Inspirational takeaways from the Women of Silicon Valley event

“You can’t be what you can’t see.” This quote is one that I’ve heard attributed to Gloria Steinem, Sheryl Sandberg, Marian Wright Edelman, and many other role models. And the more I ruminate on it, the more I realize how true it is.

Did you know that only about 11 percent of executives in Silicon Valley are women? Until you meet one, work for one, look up to one, you won’t dream of being one. Unless you’re a pioneer. It’s why attending events like Women of Silicon Valley is so important for the future of diversity and inclusion in tech in the San Francisco Bay Area and beyond. These events bring together the women who have led the way, and the women who have the desire and drive to continue to make change and redefine the path to success.


While attending the Women of Silicon Valley event with eight of my SnapLogic colleagues, I had the opportunity to hear from the likes of  Looker CMO Jen Grant, Arianna Huffington, Nutanix CIO Wendy Pfeiffer, and many other technology executives who happen to be women, as they shared their stories and insights about making it to leadership positions. I learned a lot from these brilliant women and these are my takeaways.

We all want to create change to level the playing field but where do you start and where should you focus? The answer is: Culture. In order to create the change we are looking for as women, we need to look at three key areas: society, our companies, and ourselves.

Culture and society
As we’re currently witnessing, society is exposing and slowly working toward correcting some bias and power inequity issues, so while changes are in progress, let’s talk about company culture first (but watch this hilarious SNL clip in any case).

Company culture
Arianna Huffington said during her session at Women of Silicon Valley, “culture is the immune system of a company.” It’s an interesting way to look at it; if we have a strong set of values as a company, then what doesn’t fit that culture is easily identifiable and can be “eliminated” from the body. The thing is, culture doesn’t change over night and the valley has a history of revering “the brilliant jerk,” which we really need to stop doing.

Let’s say there is a scale of characteristics we see at work that, on one side, includes being aggressive, opinionated, angry, cynical, bullish, and paranoid, and on the other side, includes being kind-hearted, sensitive, overly communicative, studious, and merciful. Ideally, a company culture should revere a harmony of these traits that are inherent to men AND women (all humans) and define success from that. This would create an equal playing ground/starting line for everyone to succeed.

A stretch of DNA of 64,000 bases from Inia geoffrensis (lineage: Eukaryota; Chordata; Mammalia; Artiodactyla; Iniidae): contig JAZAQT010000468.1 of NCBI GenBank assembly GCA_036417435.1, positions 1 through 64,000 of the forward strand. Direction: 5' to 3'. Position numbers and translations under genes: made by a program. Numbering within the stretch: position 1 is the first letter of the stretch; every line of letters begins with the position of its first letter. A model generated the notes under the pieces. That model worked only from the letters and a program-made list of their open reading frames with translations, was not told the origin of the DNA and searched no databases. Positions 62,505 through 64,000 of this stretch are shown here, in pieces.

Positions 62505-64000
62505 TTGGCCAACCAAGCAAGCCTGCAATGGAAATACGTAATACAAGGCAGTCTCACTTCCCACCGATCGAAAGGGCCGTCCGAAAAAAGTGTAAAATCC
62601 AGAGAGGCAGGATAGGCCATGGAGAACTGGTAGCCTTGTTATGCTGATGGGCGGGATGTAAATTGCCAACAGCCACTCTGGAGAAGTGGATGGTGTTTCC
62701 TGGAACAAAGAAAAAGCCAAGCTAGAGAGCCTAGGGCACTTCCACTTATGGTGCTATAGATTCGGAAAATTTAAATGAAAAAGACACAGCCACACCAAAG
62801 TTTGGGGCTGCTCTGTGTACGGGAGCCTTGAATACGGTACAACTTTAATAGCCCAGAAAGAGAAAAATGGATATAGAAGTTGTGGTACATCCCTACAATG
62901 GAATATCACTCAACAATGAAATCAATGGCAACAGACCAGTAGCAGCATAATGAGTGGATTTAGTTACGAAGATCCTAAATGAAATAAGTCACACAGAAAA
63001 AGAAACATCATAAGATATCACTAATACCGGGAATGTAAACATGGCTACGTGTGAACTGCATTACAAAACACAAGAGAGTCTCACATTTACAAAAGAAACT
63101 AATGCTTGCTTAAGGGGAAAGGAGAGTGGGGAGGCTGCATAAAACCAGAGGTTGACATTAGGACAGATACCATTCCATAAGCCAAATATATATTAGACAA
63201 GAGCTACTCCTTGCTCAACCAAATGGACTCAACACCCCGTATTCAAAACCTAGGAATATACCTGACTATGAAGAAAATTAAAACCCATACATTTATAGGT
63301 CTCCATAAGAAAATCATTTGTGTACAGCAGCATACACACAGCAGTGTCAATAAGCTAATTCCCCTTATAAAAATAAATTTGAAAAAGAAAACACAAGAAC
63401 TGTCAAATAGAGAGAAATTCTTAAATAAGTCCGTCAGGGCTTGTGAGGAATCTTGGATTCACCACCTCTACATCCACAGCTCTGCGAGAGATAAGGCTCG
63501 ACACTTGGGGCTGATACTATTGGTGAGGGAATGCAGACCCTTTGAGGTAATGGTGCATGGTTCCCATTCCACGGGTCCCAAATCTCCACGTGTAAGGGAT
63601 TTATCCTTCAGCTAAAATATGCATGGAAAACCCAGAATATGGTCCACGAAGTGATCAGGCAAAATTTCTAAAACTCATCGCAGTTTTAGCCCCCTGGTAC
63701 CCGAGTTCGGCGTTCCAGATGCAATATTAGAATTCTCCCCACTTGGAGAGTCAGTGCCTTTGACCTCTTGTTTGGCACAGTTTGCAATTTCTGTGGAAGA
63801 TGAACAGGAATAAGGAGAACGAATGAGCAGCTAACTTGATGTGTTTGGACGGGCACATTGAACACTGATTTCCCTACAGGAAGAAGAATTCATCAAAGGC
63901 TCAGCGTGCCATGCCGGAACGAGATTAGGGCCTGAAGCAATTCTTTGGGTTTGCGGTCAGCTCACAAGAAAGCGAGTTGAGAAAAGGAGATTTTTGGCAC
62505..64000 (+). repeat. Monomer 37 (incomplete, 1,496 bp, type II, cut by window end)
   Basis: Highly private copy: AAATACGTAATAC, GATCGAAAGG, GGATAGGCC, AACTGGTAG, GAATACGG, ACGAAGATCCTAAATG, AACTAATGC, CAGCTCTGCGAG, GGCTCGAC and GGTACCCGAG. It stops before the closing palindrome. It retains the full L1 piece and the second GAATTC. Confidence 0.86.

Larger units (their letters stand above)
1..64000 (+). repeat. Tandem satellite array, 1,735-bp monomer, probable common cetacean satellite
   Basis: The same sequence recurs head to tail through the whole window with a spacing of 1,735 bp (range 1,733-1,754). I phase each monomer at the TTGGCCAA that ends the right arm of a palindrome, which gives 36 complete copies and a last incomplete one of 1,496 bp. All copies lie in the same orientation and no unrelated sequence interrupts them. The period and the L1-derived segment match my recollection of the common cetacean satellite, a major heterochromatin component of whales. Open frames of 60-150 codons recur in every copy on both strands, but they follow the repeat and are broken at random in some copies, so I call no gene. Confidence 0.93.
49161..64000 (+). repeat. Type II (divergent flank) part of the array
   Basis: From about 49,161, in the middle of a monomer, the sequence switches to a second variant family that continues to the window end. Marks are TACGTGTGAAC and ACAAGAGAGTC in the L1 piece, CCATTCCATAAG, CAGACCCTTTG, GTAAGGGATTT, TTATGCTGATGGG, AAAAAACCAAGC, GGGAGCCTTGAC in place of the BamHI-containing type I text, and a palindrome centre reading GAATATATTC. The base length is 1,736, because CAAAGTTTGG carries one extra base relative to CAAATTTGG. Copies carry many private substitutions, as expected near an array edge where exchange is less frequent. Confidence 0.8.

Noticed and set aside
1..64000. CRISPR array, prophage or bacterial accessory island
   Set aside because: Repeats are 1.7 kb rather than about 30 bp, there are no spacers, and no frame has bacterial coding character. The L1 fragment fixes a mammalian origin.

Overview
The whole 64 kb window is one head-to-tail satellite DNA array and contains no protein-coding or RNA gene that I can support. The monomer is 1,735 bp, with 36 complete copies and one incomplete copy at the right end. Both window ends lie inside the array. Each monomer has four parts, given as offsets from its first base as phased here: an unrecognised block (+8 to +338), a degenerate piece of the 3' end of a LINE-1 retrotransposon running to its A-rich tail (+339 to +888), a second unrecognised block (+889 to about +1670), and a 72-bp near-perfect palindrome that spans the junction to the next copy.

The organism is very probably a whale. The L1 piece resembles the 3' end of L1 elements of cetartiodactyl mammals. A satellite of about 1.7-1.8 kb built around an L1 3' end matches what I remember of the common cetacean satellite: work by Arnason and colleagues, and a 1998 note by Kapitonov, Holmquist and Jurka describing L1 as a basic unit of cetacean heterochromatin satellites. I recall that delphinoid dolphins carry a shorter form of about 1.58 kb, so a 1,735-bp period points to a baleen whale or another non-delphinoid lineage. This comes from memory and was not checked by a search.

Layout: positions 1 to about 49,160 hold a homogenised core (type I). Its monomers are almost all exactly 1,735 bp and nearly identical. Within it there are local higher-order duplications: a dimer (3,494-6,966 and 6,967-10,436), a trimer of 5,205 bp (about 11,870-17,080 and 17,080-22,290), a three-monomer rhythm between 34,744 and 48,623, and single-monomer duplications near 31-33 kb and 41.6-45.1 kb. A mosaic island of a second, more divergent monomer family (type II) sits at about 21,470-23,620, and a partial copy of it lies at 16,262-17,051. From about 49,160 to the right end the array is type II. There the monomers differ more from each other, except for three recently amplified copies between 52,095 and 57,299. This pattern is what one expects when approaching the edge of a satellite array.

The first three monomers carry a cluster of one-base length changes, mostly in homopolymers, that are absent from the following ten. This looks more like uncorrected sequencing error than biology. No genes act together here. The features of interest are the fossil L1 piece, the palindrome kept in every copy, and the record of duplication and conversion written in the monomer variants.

One of the reasons why SnapLogic has an above average female-to-male ratio (at 30-percent female) and in tech roles, is because the company’s values are genuinely in line with being a good human and don’t leave any room for “a brilliant jerk.” See the pillars of SnapLogic’s culture:

Self-care and culture
In Silicon Valley and anywhere that technology exists (so everywhere in the world), there is the shift toward always being available or on. Well, that’s really unhealthy. And not sustainable without severely neglecting some aspect of your life (I basically haven’t gone grocery shopping in two years).

I pulled together a compilation of things that resonated with me during the event that I think we should focus on to be our most effective selves at work and outside of work:

  1. Sleep
  2. Eat healthfully (ugh)
  3. Exercise (fine!)
  4. LOG OFF YOUR PHONE ONCE IN A WHILE  AND STOP BEING SO AVAILABLE
  5. Embrace the traits you have and use them to your advantage. Alternatively, don’t try to fit a mold that you think will lead to success if the mold doesn’t feel natural to you.
  6. Have a sense of humor. (I noticed that every single executive keynotes and the chairperson of Women in Technology were genuinely hilarious).
  7. Support other women. Arianna Huffington joked that “there’s a special place in hell for women who don’t support other women.” I’d like to add that we should all support each other, regardless of gender, and notice when someone needs help being lifted up.

Momentum is building toward big change. We can feel it all around us in society, at work, and in our minds and actions. As women, we need to do our part to “be the change we want to see” (thanks Ghandi for that brilliant quote), and do our best to hold men, and anyone else in power, accountable, to see a true cultural shift and a new definition of success. Thank you SnapLogic for encouraging your female employees to take part in events like Women in Silicon Valley, and being a role model for other companies in Silicon Valley – empowering women and valuing inclusion.

 

Michaela Lassig

Michaela Lassig is a marketing campaigns manager at SnapLogic.


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